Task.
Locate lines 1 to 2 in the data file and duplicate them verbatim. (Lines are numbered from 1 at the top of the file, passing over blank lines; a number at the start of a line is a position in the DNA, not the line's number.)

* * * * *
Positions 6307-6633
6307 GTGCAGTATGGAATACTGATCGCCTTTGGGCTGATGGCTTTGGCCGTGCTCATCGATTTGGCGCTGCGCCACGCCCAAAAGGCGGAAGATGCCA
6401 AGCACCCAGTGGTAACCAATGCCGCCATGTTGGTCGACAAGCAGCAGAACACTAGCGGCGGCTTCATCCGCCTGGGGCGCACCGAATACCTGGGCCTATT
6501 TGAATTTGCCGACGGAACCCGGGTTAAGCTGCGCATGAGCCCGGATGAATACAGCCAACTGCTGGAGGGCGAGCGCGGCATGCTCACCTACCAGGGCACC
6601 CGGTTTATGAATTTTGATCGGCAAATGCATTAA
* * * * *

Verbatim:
Positions 6307-6633
6307 GTGCAGTATGGAATACTGATCGCCTTTGGGCTGATGGCTTTGGCCGTGCTCATCGATTTGGCGCTGCGCCACGCCCAAAAGGCGGAAGATGCCA